Broad Strokes for October 7, 2016: Trump's 'Apprentice' Years & Kim Kardashian's Robbery
Why is violence against women so easy to joke about when it comes to celebrities? We dive in on this week's episode.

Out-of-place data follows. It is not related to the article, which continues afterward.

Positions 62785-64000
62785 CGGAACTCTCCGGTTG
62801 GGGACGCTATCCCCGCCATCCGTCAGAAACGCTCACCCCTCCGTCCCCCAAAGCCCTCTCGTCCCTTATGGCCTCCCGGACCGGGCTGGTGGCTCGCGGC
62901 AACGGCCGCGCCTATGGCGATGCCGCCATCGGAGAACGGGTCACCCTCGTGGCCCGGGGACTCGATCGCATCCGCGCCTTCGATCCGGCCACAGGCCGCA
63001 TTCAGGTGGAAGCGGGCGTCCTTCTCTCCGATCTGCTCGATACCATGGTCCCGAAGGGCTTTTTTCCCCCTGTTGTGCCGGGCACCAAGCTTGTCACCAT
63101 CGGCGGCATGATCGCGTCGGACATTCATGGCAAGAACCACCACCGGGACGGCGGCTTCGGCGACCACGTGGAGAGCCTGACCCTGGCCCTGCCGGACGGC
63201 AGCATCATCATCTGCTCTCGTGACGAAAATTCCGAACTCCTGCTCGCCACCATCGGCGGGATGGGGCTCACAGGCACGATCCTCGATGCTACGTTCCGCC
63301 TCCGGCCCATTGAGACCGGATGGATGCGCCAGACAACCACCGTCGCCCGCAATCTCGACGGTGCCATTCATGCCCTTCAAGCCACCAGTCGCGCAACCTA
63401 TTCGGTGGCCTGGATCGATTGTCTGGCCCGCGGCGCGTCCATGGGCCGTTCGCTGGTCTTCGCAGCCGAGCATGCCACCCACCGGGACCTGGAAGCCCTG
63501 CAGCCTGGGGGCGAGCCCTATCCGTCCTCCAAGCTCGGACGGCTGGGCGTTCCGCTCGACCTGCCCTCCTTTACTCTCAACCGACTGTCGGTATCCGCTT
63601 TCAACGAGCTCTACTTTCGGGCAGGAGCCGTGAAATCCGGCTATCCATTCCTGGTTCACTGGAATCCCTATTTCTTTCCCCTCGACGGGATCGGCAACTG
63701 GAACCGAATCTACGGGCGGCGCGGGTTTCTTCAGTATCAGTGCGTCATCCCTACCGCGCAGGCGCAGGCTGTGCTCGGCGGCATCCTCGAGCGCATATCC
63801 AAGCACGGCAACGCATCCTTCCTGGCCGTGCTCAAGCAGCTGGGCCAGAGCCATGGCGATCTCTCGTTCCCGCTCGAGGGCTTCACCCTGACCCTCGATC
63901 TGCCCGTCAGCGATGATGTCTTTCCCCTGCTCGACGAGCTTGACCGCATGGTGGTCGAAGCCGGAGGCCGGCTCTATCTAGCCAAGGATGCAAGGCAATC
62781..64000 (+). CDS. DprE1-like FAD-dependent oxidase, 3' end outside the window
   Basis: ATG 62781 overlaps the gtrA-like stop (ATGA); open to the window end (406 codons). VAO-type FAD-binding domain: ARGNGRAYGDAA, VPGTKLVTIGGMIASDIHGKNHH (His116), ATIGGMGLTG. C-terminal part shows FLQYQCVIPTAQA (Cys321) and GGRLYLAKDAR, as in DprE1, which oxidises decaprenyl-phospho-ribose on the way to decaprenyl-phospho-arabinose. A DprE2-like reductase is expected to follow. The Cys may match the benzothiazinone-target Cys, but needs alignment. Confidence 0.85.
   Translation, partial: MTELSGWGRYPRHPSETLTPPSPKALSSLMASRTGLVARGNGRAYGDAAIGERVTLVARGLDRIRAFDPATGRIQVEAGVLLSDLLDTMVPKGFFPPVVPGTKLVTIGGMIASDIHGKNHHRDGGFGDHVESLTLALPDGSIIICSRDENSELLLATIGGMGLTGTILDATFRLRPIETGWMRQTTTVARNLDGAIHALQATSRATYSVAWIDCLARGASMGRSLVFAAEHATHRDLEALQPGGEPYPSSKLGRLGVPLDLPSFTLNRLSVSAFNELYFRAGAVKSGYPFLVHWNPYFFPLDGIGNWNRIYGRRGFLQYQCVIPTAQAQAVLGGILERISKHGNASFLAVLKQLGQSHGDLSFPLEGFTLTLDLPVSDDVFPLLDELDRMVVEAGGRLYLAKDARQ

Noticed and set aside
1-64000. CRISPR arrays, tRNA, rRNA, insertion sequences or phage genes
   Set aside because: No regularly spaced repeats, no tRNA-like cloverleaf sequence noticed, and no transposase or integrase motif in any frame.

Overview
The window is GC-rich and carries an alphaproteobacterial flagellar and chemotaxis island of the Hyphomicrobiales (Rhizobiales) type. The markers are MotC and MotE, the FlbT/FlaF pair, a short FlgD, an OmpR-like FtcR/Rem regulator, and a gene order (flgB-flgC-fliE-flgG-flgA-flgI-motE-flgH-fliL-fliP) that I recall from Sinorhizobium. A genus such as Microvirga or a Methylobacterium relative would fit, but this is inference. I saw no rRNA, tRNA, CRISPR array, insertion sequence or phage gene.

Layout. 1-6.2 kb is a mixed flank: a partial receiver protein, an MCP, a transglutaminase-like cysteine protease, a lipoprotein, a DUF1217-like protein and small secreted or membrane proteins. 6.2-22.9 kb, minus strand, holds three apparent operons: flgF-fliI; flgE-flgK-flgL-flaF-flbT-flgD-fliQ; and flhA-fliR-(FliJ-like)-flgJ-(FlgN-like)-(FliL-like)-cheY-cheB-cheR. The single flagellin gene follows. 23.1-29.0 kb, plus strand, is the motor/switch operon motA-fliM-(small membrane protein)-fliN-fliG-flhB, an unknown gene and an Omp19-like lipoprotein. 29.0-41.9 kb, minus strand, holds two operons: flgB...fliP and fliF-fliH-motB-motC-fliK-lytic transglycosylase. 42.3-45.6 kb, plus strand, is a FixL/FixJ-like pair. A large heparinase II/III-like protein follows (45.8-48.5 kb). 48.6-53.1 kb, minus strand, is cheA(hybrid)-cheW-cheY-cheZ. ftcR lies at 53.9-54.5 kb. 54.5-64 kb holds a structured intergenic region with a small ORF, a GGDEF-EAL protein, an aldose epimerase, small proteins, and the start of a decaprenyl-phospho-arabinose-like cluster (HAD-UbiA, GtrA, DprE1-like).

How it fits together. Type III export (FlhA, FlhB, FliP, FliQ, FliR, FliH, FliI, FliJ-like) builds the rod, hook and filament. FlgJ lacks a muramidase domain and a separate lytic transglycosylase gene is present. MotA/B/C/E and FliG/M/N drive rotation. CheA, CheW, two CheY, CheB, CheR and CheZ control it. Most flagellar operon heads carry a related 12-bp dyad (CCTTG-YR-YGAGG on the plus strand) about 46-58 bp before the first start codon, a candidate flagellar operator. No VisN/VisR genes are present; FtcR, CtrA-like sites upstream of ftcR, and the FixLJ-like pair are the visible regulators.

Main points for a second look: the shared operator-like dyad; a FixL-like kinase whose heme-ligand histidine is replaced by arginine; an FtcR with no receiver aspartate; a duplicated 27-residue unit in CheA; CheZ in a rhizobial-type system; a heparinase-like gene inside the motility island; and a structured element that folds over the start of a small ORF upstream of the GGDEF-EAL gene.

[MUSIC PLAYING] Welcome to Broad Strokes. We have a lot to talk about this week. Obviously we have to start with what's becoming our weekly segment on Donald Trump. Yes, this is true. So this week, there is a new report out from the AP, who talked to about 40 people that worked with Trump on The Apprentice. And some of these people told really disturbing stories of sexist behavior from Trump on set. He was making a lot of comments about women's looks, their bodies, and specifically who he wanted to have sex with or not have sex with. Honestly, when this story first came out, it kind of fell flat for me and I think for a lot of other people. Like, I didn't really see that many people talking about it, tweeting about it. Yeah, I think you're right. And that actually drives me crazy. Imagine if this story had come out about the CEO of a Fortune 500 company or another politician, it's all we would be talking about. But there's just something about how people have just accepted this about Trump. I mean, we'll see, I guess, in November. I think it's going to be a little bit of a referendum on whether or not this kind of stuff is really acceptable in our country. Last Friday, The Wall Street Journal published an editorial by a venture capitalist named John Greathouse. And Greathouse's point was, look, there's so much unconscious bias in venture capital and in tech, why don't women just hide their gender? Why don't they use use their initials? You know, why don't they pretend to be men? This got a lot of negative reactions from women in venture capital who basically were like, you know, this is not a solution. We shouldn't have to hide our genders. This is kind of promoting the status quo. And Greathouse, to his credit, then apologized. Said, you know, I'm totally sorry. Didn't know what I was talking about. My bad. This is basically like mansplaining at its finest. This is a male VC coming in and saying, OK, women, here's your problem. I'm going to fix it. From a larger perspective, this is basically the opposite of what we need to happen. We want more women out there, setting an example, being more public, letting people know this is totally normal for women to work and succeed in tech and VC. I think the idea that hiding is a solution is completely off base. Earlier this week, the news broke that Kim Kardashian had been robbed in Paris. And it wasn't just that she was robbed. This was basically a violent assault. People broke into her hotel room. They held her at gunpoint. It sounded really scary and traumatizing. And I also thought the reaction online was really scary. You had people saying she deserved it and some really dark comments about the fact that she should have been sexually assaulted. This point about it being deserved and funny, it kind of reminds me of what happened when Gigi Hadid, the other week, where she was basically grabbed from behind by a prankster and she elbowed this guy in the face. And then people came out saying this wasn't model behavior, that she's a spoiled model. That really kind of got to me, because you're kind of saying, OK, this is a woman who actually fought back, fought back and defended herself, and then people are criticizing her for it. Yeah, I mean, we've talked a lot on this show before about trolling and online harassment, and that's definitely at play here. But for me, the major point is that we have a real problem with violence against women in our culture. And this is really playing into that, I think. So Kim Kardashian is assaulted, people are making fun of her, what does this say to regular women? If this is how people respond to something bad happened to Kim Kardashian, how seriously would they take someone like you or I? We hate to end the show on such a dark note, but that's all the time we have this week for Broad Strokes. Please come back next Friday for another episode on fortune.com. [MUSIC PLAYING]